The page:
Istanbul

Tranquil and Turbulent

David Zaret
Vice President for International Affairs
Professor of Sociology and History

Bryan Hall 104, Bloomington, IN

zaret@iu.edu

REFERENCES
PART ONE: Orhan Pamuk

Orhan Pamuk (b. 1952) received the Nobel Prize for Literature in 2006. Like his first two novels, Cevdet Bey and his Sons (1982) and The Silent House (1983), his writing dwells on the intersection of biography and history. The declining fortune of affluent families mirrors Istanbul's historical trajectory as it was perceived by Pamuk growing up in such a family.

"I spent my childhood in a large family surrounded by uncles and aunts. My two first novels, Cevdet Bey and Sons, and Silent House, are family sagas. I enjoy describing crowded family gatherings – the meals they eat together, the feuds, and the quarrels. But with the passage of time, as our fortunes dwindled and our family dispersed, it gradually ceased to be a source of protection or a centre to which I felt obliged to return. Every night, when I curl up in bed and pull my quilt over me, I am swept away by a sweet fear that walks between solitude and dreams, the beauties of life, and its cruelties, and it is then that I shiver in the same way I did when I listened to scary stories, or read fairy tales, as a child."

For these and subsequent novels such as The Black Book (1990), Pamuk's 2005 memoir Istanbul: Memories and the City is described, fairly, by critics as a companion piece. Pamuk himself says, "Half of my book Istanbul is about the city; the other half chronicles the first 22 years of my life."

More information on the author and his work can be found on the website maintained by Pamuk: www.orhanpamuk.net.

Pamuk teaches comparative literature in the United States as a Professor of Humanities at Columbia University.

PART TWO: Figurative Imagery in Islamic Art

This is a controversial topic, widely misunderstood outside the ranks of Islamic art historians, who are familiar with the "preponderance" of figurative art that contradicts the assumption that "Islamic" art excluded representations of living beings (quote is from Grabar, Masterpieces, cited below, p. 19). Hence I supply a few references. For Ottoman figural imagery, specifically Sultanic portraiture, its antecedants in Ilkhanid art with relevant Chinese conventions, and comparisons to Mughal and Safavid painting, see:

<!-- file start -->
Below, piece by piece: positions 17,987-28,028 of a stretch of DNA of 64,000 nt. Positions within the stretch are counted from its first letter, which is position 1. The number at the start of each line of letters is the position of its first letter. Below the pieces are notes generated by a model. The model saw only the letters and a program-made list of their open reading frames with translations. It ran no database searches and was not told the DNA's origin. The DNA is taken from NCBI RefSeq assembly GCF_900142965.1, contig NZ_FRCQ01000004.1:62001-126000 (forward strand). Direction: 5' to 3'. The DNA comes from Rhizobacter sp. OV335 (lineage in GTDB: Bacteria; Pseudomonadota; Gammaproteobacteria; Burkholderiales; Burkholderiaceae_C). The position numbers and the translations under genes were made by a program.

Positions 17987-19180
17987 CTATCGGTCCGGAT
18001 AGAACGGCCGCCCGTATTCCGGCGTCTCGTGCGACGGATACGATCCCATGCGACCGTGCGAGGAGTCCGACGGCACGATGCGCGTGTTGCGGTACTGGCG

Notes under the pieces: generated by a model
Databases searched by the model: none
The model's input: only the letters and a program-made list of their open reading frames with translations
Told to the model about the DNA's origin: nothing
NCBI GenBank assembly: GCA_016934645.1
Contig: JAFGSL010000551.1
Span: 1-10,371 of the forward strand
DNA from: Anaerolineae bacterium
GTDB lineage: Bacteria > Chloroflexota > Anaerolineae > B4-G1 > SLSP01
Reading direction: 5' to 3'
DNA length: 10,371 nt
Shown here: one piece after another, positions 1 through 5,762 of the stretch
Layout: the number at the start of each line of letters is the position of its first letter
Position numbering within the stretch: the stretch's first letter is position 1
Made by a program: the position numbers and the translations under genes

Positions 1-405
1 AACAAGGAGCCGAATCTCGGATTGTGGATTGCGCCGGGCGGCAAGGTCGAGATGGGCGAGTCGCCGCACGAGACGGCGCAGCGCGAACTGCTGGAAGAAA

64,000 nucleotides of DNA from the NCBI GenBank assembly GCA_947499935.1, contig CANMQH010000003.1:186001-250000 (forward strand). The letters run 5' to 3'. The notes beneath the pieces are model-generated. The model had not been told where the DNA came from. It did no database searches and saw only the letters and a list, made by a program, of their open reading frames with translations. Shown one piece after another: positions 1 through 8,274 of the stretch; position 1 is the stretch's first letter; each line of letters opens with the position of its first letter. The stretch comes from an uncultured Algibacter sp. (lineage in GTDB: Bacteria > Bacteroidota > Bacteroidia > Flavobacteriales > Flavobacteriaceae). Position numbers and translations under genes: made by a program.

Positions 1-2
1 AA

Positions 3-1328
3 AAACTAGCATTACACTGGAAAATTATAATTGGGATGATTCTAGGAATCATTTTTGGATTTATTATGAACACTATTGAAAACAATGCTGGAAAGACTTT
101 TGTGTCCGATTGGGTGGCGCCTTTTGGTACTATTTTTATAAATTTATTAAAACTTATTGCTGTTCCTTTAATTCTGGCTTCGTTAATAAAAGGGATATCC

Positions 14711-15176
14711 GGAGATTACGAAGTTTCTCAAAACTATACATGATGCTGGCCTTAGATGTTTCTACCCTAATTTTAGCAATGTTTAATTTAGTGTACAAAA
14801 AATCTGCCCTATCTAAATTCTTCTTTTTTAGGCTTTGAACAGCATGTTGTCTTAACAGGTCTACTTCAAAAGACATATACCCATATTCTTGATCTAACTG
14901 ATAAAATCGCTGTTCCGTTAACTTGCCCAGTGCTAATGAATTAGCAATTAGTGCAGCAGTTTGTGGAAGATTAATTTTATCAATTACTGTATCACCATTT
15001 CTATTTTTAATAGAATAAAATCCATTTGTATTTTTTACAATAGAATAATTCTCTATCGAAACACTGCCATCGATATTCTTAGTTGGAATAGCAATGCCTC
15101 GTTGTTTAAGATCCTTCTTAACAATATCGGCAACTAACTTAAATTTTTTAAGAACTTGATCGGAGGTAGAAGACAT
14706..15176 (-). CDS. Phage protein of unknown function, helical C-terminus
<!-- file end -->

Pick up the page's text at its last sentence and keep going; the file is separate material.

Gülru Necipoğlu, "Word and Image: The Serial Portraits of Ottoman Sultans in Comparative Perspective," in Selmin Kangal, ed., The Sultan's Portrait: Picturing the House of Osman. (Istanbul 2000).

For a general and authoritative overview of the nature of early Islamic art:

Oleg Grabar, The Formation of Islamic Art (Yale University Press, 1973, revised 1987).

For an accessible collection with many beautiful examples of figurative images from Islamic manuscripts:

Oleg Grabar, Masterpieces of Islamic Art: The Decorated Page from the 8th to the 17th Century. (Prestel, 2009). See pp. 30, 60, 138 for pictures of Ottoman sultans in Topaki Palace collection. Pp. 18-31 provides brief introduction that sets Ottoman painting in its historical context.

The licit status of figural art varied across time as well as space in Islamic civilization. For a nice example of licit becoming illicit in the transmission of images of Ottoman sultans:

Finbarr Barry Flood,"Lost Histories of a Licit Figural Art," International Journal of Middle East Studies 45 (2013).

The variable licit status in the medieval and early-modern era does not align with the Sunni/Shi'a division, even for the most vexed issue--figural figural images of Muhammad. For a survey of this in early Islamic art, with comments on some contemporary practices:

Christiane Gruber, "Between Logos (Kalima) and Light (Nūr): Representations of the Prophet Muhammad in Islamic Painting." In Muqarnas: An Annual on the Visual Culture of the Islamic World 26 (2009).

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